Unless you live in a promotion-proof bunker, you know that today is the release date for “New Moon,” the movie based on the second of Stephenie Meyer’s four amazingly popular “Twilight” books for young adults. These hyper-dramatic romance novels about the sparkling emo vampire and the girl who loved him send teen girls squealing loudly enough to kill small animals. And while I enjoy a good love story, there are some seriously creepy messages in “Twilight” about what is and isn’t romantic. I want to know who the hell decided to market “Twilight” to teens and tweens.

Case in point: our 17-year-old heroine, Bella, spends the majority of “New Moon” trying to kill herself because her zombie boyfriend, Edward, has broken up with her. Well, technically, she’s throwing herself into potentially lethal situations because it causes her to hallucinate Edward’s voice screaming at her for being a melodramatic cretin. But if she does die in the process, Bella assures us she’s fine with it, because her life is officially over now and “the sheer beauty of (Edward’s voice) amazed me. I couldn’t allow my memory to lose it, no matter the price.” According to Meyer’s website, we shouldn’t judge Bella for any of this because this is how people behave when they lose true love.

Yeah. This isn’t My Little Pony.

The Yellow Ribbon Teen Suicide Prevention Program, apparently the last people on Earth whose brains haven’t been shorted out by glitter, issued a warning that a movie presenting suicide as romantic might not be such a good thing to show to teenagers, especially if they share Bella’s low self-esteem. Across more than 2,200 pages, Bella moans incessantly about how she is “hideous” and “worthless.” Unfortunately, these are feelings that a lot of teen girls can identify with. Thanks in part to the Ralph Lauren school of beauty, American girls are undergoing what many mental health professionals call “a crisis of self-esteem,” obsessing over being attractive and accepted by peers. This is more than typical teen angst — the last twenty years have seen skyrocketing rates in depression, eating disorders and self-mutilation among young women.

It’s Edward’s acceptance, I think, that makes him so appealing to girls. When you feel imperfect, the idea of a perfect guy who will wrap you in his scintillating arms and whisper his devotion for twelve paragraphs is a powerful and comforting fantasy. But Bella never learns to value herself, continuing her tirade right up until the last book. Instead, she bases her entire sense of self on Edward’s attention. As Robert Pattinson, the actor who plays Edward, put it, “she doesn’t really get fixed, she just gets this addiction … she becomes completely dependent.”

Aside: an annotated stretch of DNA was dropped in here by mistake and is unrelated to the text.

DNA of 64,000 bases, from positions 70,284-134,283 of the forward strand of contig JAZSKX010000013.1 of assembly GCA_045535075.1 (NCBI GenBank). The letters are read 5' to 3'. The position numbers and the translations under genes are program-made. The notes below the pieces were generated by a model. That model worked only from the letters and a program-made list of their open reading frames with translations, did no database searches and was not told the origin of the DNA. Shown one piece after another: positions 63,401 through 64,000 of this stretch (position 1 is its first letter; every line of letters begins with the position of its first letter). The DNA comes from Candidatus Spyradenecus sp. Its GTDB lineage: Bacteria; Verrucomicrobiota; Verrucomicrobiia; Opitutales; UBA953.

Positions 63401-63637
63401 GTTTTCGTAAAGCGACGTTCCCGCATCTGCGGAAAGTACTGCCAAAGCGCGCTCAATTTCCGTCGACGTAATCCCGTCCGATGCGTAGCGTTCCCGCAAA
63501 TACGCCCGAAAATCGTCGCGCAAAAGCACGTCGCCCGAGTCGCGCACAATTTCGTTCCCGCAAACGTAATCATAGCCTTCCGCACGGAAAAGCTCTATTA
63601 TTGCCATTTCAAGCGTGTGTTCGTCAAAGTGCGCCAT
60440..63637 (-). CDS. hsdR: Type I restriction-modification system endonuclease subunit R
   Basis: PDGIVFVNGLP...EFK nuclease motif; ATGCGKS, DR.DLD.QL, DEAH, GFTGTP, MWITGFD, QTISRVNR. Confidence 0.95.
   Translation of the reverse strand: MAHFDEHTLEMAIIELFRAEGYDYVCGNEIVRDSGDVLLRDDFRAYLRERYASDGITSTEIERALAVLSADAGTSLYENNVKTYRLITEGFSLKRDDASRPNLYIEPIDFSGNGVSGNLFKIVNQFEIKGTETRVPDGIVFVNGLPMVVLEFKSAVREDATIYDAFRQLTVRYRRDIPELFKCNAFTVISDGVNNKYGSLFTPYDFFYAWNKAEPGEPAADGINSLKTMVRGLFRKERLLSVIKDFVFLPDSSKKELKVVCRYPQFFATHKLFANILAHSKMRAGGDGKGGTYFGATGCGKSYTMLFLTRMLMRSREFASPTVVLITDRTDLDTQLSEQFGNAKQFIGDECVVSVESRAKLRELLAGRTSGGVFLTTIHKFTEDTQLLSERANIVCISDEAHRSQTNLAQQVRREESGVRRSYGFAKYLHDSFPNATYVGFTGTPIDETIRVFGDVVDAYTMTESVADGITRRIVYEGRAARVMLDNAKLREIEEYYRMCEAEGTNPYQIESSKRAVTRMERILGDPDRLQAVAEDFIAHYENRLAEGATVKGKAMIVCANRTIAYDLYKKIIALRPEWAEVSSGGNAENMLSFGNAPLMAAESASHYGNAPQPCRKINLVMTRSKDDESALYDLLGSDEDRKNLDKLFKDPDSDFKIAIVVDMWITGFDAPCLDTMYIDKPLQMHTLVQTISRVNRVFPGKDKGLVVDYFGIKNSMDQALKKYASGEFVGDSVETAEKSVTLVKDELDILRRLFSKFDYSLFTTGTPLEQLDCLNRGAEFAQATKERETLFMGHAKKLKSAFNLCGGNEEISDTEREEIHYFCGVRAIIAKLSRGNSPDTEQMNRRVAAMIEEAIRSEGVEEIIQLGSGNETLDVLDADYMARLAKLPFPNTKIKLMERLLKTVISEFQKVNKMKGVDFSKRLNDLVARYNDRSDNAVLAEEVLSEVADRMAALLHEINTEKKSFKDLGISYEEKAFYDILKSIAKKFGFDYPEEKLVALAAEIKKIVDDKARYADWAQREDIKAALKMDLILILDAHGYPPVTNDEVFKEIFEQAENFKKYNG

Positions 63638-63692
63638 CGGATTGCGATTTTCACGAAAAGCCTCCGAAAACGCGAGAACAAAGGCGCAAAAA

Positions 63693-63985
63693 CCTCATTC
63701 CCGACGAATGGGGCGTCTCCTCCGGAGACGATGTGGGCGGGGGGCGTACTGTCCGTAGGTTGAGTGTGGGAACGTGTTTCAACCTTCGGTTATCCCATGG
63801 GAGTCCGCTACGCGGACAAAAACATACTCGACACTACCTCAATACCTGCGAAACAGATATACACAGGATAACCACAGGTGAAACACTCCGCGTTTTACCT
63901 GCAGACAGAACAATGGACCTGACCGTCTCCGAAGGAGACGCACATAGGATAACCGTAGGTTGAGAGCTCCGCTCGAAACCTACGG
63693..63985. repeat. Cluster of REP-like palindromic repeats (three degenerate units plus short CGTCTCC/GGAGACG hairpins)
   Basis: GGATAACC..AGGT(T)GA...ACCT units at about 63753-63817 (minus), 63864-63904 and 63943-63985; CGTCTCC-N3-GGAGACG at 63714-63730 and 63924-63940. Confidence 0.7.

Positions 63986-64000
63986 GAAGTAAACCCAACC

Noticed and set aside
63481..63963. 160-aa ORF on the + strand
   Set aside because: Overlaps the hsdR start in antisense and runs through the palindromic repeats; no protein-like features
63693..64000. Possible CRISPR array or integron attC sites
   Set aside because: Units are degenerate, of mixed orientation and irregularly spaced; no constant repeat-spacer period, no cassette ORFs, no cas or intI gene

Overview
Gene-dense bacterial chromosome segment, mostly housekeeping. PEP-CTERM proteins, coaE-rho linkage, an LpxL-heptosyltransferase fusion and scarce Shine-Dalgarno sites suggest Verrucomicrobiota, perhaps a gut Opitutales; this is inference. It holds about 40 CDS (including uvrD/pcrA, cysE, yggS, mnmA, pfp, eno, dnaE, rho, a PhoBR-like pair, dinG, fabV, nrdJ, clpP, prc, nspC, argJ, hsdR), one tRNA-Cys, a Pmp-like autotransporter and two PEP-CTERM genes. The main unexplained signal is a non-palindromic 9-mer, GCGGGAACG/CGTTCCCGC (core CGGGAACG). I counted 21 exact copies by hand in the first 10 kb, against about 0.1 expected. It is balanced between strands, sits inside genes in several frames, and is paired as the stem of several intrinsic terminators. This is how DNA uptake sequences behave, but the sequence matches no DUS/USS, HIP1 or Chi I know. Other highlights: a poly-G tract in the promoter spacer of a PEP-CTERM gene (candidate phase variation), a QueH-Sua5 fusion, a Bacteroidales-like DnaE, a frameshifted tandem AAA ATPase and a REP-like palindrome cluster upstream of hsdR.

How dependent? When Edward leaves, even if it’s just for a weekend, we are treated to dazzling descriptions of Bella having what sound a hell of a lot like panic attacks. “I would rather die than stay away from you,” she informs Edward, and as “New Moon” proves, she wasn’t kidding around. She confesses she doesn’t have much of a life outside of Edward — friends, hobbies or a personality — because her life is Edward. I should probably also throw out there that Meyer’s characters consistently praise Bella for being mature for her age.

Basing your self-worth around the approval of someone else leaves you wide open for abusive relationships, and Edward often isn’t the best boyfriend this side of a restraining order. He yells, intimidates and chastises Bella as if she were a child. While Bella confesses she’s afraid of his “black moods,” she blames her own inadequacy for his behavior. It takes Edward cutting her car’s brakes and placing her under house arrest to get Bella angry, but even then, she succumbs to his will and never considers leaving him. After all, his sister assures Bella while she’s locked up in Edward’s house that he’s only doing it because he loves her.

I understand that “Twilight” is fantasy, but abusive relationships, dependency and teen suicide are pretty high on my list of things that aren’t romantic. Teen girls are taking the series very seriously, even obsessively, reading the books several times a week. On one thread I ran across on Yahoo! Answers, a reader said, “I HAVE to read it or I break down crying.”

However much we may enjoy the good points of “Twilight,” publisher Little, Brown & Company had a responsibility to make sure the books were appropriate before spending several million dollars promoting them. We’ve been blinded by dazzle. The time to start asking questions is long overdue.

Eileen Stahl is an LSA senior.

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